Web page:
A number of skills that Wall Street beats into its financial analysts might actually hold them back in future careers.We spoke yesterday with Vinicius Vacanti, who worked for 4 years on Wall Street before he left to fulfil longtime ambitions of being an entrepreneur and found he’d have to spend close to three “naive” years learning before bringing his companies close to profitability.
During 2-year careers at both Blackstone and the private equity fund Quadrangle, Vinicius picked up habits that were encouraged by finance culture and flaunted by his superiors, but were skills that would wing up screwing him over for a few years while he un-learned them.
“A lot of the skills that I had acquired over the four years in finance weren’t applicable to the start-up world and in some cases were actually limitations for us,” Vacanti told us.
First of all the finance world is very secretive. You’re not allowed to talk about what you’re working on with your friends, or anyone. You don’t want to because it’s competitive. In the start up world, it’s the exact opposite. You should go out and meet everyone else in your community, talk to them about what you’re working on and get feedback from them on your ideas.
“I remember when we first left, we were talking to a guy and we made him sign an NDA which is just, unbelievably ridiculous,” Vacanti says.
“It was a habit we’d picked up in the finance world, that you had to be secretive. Everyone we asked to sign NDAs were just taken away, like ‘What are you doing?'”
“In the start-up world you can’t go around asking people to sign NDAs,” he explains. “It makes it look like you don’t know what you’re talking about.”
Yipit, a discount deal-sharing website, is the company Vinicius and his partner, Jim, had always been working towards. But it’s taken them three years and they still aren’t profitable yet. Before yipit, they started a failed company that allowed people to share what they were reading with their friends (before Twitter).
A few of the reasons they failed can be traced back to practicing bad habits they picked up while working in finance.
“When we first
, we were very secretive about what we were working on and we were afraid to talk to people about our ideas because we thought of it as one big competition.”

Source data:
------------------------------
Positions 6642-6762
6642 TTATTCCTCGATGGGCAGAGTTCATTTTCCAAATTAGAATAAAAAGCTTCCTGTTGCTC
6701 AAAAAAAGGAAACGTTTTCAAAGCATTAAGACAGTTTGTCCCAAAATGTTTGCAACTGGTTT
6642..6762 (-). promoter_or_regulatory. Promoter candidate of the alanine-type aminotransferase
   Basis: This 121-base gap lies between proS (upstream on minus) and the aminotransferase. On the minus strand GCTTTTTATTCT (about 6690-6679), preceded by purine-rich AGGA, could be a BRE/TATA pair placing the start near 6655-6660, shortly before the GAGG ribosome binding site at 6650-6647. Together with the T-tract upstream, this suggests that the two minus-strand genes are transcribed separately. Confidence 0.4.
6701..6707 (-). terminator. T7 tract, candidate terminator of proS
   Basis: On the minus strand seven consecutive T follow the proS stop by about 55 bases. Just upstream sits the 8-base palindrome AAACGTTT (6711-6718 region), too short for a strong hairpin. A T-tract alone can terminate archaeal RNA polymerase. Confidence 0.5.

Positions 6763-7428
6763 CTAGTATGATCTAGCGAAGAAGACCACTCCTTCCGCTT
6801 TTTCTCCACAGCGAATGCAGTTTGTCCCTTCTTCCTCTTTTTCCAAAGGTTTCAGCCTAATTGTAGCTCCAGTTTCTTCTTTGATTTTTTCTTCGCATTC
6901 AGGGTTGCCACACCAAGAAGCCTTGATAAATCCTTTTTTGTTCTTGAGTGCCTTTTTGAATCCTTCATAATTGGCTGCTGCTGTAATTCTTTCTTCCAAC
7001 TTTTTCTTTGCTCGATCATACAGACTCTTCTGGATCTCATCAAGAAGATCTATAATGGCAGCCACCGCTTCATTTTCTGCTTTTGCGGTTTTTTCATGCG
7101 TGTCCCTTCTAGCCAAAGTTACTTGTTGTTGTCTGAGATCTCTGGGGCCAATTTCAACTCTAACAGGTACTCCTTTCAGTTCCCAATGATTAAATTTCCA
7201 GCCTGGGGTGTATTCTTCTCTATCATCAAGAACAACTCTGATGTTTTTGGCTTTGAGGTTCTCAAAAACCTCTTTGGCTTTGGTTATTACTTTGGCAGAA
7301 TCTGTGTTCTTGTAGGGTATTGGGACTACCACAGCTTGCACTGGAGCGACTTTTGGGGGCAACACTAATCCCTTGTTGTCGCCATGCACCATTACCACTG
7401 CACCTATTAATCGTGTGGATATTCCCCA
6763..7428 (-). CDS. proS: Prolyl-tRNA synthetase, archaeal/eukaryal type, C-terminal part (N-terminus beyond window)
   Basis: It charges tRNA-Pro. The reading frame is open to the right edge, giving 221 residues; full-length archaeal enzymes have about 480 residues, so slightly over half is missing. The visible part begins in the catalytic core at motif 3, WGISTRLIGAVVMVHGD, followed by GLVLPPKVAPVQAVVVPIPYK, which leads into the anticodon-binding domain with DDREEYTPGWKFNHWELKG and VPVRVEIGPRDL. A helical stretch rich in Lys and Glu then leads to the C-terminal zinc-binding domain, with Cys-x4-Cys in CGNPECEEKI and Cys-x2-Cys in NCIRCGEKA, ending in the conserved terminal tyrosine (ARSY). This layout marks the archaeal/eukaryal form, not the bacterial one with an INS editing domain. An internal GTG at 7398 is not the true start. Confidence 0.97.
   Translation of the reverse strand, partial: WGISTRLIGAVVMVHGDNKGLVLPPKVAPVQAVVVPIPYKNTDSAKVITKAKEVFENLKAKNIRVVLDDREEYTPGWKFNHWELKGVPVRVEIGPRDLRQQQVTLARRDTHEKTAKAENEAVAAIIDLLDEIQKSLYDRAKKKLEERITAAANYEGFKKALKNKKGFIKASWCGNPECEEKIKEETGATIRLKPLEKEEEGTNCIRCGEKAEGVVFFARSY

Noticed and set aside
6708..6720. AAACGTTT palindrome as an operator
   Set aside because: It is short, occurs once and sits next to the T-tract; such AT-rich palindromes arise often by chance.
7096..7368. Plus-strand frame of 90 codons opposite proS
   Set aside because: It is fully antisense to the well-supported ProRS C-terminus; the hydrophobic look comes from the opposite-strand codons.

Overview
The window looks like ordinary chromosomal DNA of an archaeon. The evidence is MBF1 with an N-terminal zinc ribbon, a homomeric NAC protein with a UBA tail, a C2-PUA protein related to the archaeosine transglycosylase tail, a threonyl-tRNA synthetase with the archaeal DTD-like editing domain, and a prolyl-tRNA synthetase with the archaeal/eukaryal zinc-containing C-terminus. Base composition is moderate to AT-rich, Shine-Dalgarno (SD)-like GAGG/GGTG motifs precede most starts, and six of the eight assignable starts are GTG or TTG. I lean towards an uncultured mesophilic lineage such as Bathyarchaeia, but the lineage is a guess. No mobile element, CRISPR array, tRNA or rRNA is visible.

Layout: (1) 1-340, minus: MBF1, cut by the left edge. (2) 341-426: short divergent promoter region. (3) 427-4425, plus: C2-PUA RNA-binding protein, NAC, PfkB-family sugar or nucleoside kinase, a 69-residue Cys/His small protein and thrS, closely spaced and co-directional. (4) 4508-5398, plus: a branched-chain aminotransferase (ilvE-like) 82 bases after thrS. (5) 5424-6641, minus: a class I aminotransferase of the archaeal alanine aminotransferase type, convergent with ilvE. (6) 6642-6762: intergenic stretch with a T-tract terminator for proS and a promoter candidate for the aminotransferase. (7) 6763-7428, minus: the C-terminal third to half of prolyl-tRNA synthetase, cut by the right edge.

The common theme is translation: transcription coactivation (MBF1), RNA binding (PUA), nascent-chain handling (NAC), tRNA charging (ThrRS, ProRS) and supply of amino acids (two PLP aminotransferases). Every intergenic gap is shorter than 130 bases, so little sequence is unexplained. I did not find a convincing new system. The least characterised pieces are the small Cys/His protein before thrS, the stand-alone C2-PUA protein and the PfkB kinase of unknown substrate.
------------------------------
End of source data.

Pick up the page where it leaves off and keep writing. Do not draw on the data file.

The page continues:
Then he grabbed a lunch with a friend who had a great idea and completely changed his mind.
“It was one of the few lunches we ever did at that point, and I realised that during that conversation he completely changed how we were thinking about what we were working on at the time,” he said.
If a lunch like that can be so valuable, he figured, you need to get out there and meet everyone you can because a lot of people have these great ideas and they’re willing to offer them.
Another nasty habit the pair picked up in the finance world is being perfect. When you’re making presentations and when you’re producing analysis, he says, you’re supposed to aim for 100% accuracy. In the start-up world it’s the opposite.
“If you’re trying to be perfect, you’re going to spend five months putting together something that people don’t even want,” he says. “You have guesses about what you think people want but you’re usually wrong. You have to learn that as quickly as possible, so you should leave the last 20%, he says.
After Vinicius and Jim spent time and money (they out-sourced the site’s programming) and saw their twitter-ish site fail, Vacanti decided he had to learn how to program and build a website on his own, and fast.
So he and Jim founded 140it.com (a book-marklet made for twitter that helps you shrink your posts to 140 characters automatically if you go over) in one weekend and unhub.com in another weekend just to test the waters and learn from. Both were successful (and still are) but not really modelled for making money
Their main site, yipit, is now built to make money and they’re looking to profit soon. In March launched its most recent version which recommends discount deals to subscribers (~16,000 right now and growing) on a daily basis based on their preferences (shopping, classes, restaurants).
So, the story might yet have a happy ending, but if they’d never been on Wall Street, they might have created the next Twitter. Maybe.
There a bunch of other entrepreneurs who quit Wall Street for their dream jobs. Meet them now –>